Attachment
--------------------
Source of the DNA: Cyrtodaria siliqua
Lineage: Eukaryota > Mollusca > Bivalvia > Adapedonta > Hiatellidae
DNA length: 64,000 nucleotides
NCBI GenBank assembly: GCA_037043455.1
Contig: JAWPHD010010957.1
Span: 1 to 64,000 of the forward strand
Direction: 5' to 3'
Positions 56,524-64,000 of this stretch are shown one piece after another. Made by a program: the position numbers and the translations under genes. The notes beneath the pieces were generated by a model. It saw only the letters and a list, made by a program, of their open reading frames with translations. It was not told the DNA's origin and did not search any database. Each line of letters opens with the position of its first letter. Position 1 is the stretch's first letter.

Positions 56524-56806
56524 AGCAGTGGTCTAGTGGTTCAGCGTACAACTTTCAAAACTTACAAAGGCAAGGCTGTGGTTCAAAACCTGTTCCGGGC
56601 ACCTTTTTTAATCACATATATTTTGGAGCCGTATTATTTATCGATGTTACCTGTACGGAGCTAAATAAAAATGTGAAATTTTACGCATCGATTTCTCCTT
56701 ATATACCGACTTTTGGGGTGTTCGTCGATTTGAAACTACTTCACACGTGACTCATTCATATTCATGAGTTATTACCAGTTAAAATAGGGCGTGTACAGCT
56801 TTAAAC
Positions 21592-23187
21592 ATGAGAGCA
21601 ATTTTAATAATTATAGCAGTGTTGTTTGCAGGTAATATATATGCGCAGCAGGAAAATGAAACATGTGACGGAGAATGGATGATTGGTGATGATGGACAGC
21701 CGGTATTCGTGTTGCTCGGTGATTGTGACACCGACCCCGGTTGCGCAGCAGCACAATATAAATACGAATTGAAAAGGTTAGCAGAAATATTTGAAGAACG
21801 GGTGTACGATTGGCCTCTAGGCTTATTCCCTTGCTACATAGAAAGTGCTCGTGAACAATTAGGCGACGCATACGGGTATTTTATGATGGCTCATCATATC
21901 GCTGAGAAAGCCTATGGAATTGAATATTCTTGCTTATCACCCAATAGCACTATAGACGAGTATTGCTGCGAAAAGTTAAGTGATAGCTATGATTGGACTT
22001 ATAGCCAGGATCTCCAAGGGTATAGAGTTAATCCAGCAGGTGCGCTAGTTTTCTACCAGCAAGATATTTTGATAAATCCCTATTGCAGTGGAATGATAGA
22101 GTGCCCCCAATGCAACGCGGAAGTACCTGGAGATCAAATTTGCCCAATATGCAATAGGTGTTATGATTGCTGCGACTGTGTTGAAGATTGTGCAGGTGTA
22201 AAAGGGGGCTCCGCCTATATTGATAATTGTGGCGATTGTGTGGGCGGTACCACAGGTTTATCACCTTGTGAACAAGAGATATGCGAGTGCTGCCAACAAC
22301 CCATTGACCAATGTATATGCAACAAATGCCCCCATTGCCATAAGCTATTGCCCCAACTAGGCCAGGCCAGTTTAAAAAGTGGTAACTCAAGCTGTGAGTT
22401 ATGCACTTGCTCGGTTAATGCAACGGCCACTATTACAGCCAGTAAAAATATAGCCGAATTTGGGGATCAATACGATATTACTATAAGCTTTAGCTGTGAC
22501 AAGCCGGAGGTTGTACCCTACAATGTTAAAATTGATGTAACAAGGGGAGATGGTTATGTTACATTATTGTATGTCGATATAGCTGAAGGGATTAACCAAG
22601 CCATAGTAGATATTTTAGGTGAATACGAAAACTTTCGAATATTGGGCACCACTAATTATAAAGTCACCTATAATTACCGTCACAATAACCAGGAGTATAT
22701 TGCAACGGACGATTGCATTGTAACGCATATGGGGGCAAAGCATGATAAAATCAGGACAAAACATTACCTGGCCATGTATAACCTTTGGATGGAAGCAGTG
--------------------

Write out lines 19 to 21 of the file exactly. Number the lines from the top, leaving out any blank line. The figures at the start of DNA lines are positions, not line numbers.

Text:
21901 GCTGAGAAAGCCTATGGAATTGAATATTCTTGCTTATCACCCAATAGCACTATAGACGAGTATTGCTGCGAAAAGTTAAGTGATAGCTATGATTGGACTT
22001 ATAGCCAGGATCTCCAAGGGTATAGAGTTAATCCAGCAGGTGCGCTAGTTTTCTACCAGCAAGATATTTTGATAAATCCCTATTGCAGTGGAATGATAGA
22101 GTGCCCCCAATGCAACGCGGAAGTACCTGGAGATCAAATTTGCCCAATATGCAATAGGTGTTATGATTGCTGCGACTGTGTTGAAGATTGTGCAGGTGTA